Subject: Re: qpopper needs gdbm?
To: None <email@example.com>
From: Greg A. Woods <firstname.lastname@example.org>
Date: 05/11/1999 02:49:46
[ On Tuesday, May 11, 1999 at 01:52:18 (+0200), Hubert Feyrer wrote: ]
> Subject: Re: qpopper needs gdbm?
> On Mon, 10 May 1999, Dean Huxley wrote:
> > checking for gdbm_open in -lgdbm... yes
> > This sets '#define GDBM 1' in config.h which causes a bunch of files to
> > include gdbm.h.
> Can you have a look at the generated config.log?
FYI, if a package uses GNU Autoconf's AC_CHECK_LIB() macro then there's
no existing way for the package system to know if that library was found
or not during the configuration of the package. If this library happens
to be of the "shared" variety, and is not a truly standard part of the
system, then the resulting package will not be viable for binary-only
installs. There are only three possible ways to deal with this
situation: 1) the library must be added as a package dependency (and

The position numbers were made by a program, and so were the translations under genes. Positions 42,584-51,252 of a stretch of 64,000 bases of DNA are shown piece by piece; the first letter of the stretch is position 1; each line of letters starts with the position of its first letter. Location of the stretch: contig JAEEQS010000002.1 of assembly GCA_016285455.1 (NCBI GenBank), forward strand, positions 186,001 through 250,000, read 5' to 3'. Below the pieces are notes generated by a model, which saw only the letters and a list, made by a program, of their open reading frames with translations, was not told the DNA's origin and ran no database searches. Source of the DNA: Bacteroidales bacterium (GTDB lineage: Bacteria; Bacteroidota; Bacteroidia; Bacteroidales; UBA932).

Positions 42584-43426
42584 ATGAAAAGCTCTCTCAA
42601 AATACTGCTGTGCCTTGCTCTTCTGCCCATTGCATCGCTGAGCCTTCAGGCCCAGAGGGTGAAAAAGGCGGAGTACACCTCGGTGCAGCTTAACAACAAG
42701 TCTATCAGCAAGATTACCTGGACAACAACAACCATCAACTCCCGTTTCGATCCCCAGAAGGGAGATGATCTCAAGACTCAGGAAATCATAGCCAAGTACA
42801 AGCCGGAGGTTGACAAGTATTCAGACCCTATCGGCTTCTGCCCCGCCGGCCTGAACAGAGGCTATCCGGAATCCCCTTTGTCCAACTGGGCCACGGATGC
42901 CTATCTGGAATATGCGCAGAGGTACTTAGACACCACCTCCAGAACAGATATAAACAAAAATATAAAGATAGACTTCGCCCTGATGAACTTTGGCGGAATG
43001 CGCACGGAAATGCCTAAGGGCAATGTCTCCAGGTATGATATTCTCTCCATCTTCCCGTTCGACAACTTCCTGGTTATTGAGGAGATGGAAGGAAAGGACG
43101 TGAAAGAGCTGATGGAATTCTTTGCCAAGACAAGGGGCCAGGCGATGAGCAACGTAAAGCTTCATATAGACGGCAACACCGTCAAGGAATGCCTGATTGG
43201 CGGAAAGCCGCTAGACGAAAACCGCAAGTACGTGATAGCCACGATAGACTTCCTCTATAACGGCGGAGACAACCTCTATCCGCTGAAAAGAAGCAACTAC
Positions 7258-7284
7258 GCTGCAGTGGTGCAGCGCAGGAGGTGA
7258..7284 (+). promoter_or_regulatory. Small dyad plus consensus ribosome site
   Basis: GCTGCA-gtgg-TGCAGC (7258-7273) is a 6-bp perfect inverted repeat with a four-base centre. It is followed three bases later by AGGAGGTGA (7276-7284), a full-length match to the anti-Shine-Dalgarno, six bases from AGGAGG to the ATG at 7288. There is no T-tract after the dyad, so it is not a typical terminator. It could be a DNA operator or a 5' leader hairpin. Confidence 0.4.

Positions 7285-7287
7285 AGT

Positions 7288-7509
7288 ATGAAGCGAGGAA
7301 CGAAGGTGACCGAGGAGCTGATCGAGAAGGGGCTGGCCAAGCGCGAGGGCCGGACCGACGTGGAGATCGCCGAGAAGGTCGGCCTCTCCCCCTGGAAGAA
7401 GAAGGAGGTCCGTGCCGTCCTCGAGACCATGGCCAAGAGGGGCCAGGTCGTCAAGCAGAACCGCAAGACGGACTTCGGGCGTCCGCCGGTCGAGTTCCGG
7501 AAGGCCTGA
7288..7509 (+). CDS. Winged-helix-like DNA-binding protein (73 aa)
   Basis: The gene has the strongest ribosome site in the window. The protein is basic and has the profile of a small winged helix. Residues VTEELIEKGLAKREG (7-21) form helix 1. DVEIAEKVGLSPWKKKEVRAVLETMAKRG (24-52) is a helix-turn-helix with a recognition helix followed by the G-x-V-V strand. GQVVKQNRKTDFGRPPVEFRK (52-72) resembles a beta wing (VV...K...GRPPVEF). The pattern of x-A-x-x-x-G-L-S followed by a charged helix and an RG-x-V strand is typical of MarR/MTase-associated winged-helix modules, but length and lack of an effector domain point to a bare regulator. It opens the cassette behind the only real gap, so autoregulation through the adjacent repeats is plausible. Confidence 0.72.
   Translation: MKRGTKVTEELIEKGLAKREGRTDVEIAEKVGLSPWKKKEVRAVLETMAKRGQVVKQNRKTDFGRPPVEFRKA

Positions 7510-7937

one can then only hope that configure finds the packaged library), or 2)
the AC_CHECK_LIB() call must be removed from the package's configure.in
removed and the configure script must be regenerated, or 3) the package
must be linked statically.
At this point it seems unlikely that any short-term release of GNU
Autoconf will have any way to deal with this issue from the command line
interface, though I have raised the issue on the mailing list and have
had some positive response. The real problem is that the assumption
that the build machine is the target machine, especially with respect to
dynamic linking, is rather hard wired into Autoconf, even despite the
efforts of libtool.
In fact it seems that even with internally used shared libraries there
exists the possiblity that the build will not work unless any and all
previous releases of the package are first removed. For example this
happens with the most recent version of Amanda, despite the fact that
Amanda tries to use libtool natively (though this hurdle may finally be
cleared with this latest version).
Personally I prefer the idea of going back to static binaries across the
board, at least until we use languages and build systems that can
guarantee we don't mix and match the wrong interfaces.
In the mean time I'm beginning to think the only safe way to build
abinary-only package is on a completely virgin system....
Greg A. Woods
+1 416 218-0098 VE3TCP <email@example.com> <robohack!woods>
Planix, Inc. <firstname.lastname@example.org>; Secrets of the Weird <email@example.com>